Facebook R&B crooner Mario has been relatively quiet on the music front for…
- Posted on Mar 6th 2009 4:00PM by James Sullivan
The hip-hop career of Slick Rick has been weighed down by more shackles and chains than the bling pioneer could ever have imagined. His attempted-murder rap was only the beginning.
Born in London to Jamaican parents, Ricky Martin Lloyd Walters moved with his family to New York as a boy, and he never applied for citizenship. The eye patch he wore from a childhood accident was his first trademark; his uncanny ability to spin yarns with rhymes was his second. His debut album, 1988's 'The Great Adventures of Slick Rick,' became one of the most widely imitated hip-hop records of all time. 'Children's Story,' Rick's cautionary tale about the seduction of a life of crime is an undisputed classic.
With his sudden rise to fame, "Rick the Ruler" led a flamboyant lifestyle that made him a target in his Bronx stomping ground. He hired a bodyguard, a cousin from Jamaica named Mark Plummer. But Plummer turned out to be trouble, and Rick soon let him go. When Rick got robbed and pistol-whipped, he suspected Plummer and his friends. Then the rapper got shot outside a nightclub. Fearing for his life, Slick Rick began carrying guns everywhere he went. When he spotted his cousin outside a Bronx store, he panicked and fired several shots, wounding Plummer and a bystander.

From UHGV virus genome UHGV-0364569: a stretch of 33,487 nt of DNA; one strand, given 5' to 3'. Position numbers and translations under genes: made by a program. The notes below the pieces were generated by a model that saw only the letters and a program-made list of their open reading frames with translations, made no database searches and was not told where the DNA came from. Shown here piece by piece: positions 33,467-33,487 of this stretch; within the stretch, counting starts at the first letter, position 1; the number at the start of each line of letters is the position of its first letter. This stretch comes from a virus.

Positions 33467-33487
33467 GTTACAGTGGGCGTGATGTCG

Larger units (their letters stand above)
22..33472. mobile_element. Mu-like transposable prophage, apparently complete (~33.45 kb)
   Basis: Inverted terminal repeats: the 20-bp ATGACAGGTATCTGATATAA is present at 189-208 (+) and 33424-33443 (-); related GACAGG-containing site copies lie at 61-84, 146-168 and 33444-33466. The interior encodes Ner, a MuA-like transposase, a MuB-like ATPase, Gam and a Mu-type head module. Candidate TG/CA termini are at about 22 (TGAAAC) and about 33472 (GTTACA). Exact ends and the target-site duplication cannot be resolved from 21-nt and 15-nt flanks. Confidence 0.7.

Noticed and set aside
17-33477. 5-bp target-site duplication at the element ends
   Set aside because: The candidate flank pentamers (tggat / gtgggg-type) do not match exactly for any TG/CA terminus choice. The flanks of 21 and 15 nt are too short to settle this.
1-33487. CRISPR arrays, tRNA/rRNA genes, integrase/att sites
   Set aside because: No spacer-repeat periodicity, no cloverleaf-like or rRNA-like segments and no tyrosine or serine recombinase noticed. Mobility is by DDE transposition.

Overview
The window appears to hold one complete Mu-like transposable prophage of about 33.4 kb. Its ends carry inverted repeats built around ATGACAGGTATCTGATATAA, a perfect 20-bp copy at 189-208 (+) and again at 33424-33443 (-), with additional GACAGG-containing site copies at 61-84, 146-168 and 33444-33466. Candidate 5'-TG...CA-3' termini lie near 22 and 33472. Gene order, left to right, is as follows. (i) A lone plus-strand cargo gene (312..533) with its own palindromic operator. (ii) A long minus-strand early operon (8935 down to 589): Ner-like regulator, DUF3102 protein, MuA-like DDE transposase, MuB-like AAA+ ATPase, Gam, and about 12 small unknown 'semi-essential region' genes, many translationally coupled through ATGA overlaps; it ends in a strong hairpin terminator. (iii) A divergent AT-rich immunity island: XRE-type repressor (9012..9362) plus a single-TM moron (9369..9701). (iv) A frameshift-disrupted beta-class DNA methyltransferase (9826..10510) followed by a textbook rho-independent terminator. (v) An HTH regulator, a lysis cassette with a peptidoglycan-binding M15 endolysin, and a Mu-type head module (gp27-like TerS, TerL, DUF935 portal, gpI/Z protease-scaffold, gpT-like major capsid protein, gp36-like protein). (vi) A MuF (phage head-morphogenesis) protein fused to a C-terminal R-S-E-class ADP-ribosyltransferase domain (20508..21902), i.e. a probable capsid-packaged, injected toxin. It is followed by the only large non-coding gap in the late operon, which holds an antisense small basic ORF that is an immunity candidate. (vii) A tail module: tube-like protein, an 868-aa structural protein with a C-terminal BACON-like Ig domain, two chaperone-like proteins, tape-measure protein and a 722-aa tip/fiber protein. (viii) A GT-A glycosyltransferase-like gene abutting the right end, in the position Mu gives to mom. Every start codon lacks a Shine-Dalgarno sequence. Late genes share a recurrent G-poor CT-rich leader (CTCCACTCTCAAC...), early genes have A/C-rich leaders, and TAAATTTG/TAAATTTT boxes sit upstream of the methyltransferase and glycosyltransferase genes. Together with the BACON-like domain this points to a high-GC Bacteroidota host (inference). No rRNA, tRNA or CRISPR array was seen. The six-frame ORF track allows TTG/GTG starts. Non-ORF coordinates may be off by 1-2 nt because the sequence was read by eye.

In the resulting high-speed chase with police, Rick drove into a tree, breaking both of his girlfriend's legs. He pleaded guilty to attempted murder and was sentenced to up to 10 years in prison. While he was serving time, his cousin broke into a home, raped a boy and was shot to death by the boy's father.
In prison, Slick Rick proved himself a model inmate, and he was granted work release to record his third album, 'Behind Bars.' But his troubles had just begun. As a resident alien convicted of a felony, he was targeted by the Immigration and Naturalization Service, which instigated proceedings to deport him to his native England in 1993. A New York State senator named David Paterson testified on Rick's behalf, and supporters collected 6,000 signatures protesting his deportation.
The case dragged on. Eventually, according to Rick, the INS told him they would no longer pursue his deportation. Then came 9/11. In June 2002, Rick was sleeping on board a Royal Carribean ocean liner in the Port of Miami, having just returned from performing on a weeklong fundraising cruise for black college students. He was rousted from his room by police officers, who escorted him to the Department of Homeland Security. Slick Rick spent the next 17 months bouncing around the Florida detention system, where conditions were so poor that he couldn't get a replacement for his eye patch. Eventually, the patch fell apart.
Though he was finally released from his immigration nightmare, the INS continues to push its case against Slick Rick. In May 2008, David Paterson, now governor of New York, issued a pardon for the rapper's conviction for attempted murder. "I've spent more time in prison not for committing the crime but for fighting to stay in America," Slick Rick recently told a Florida newspaper. Though he's lived through quite a story, the storytelling rapper has no immediate plans to record any new material.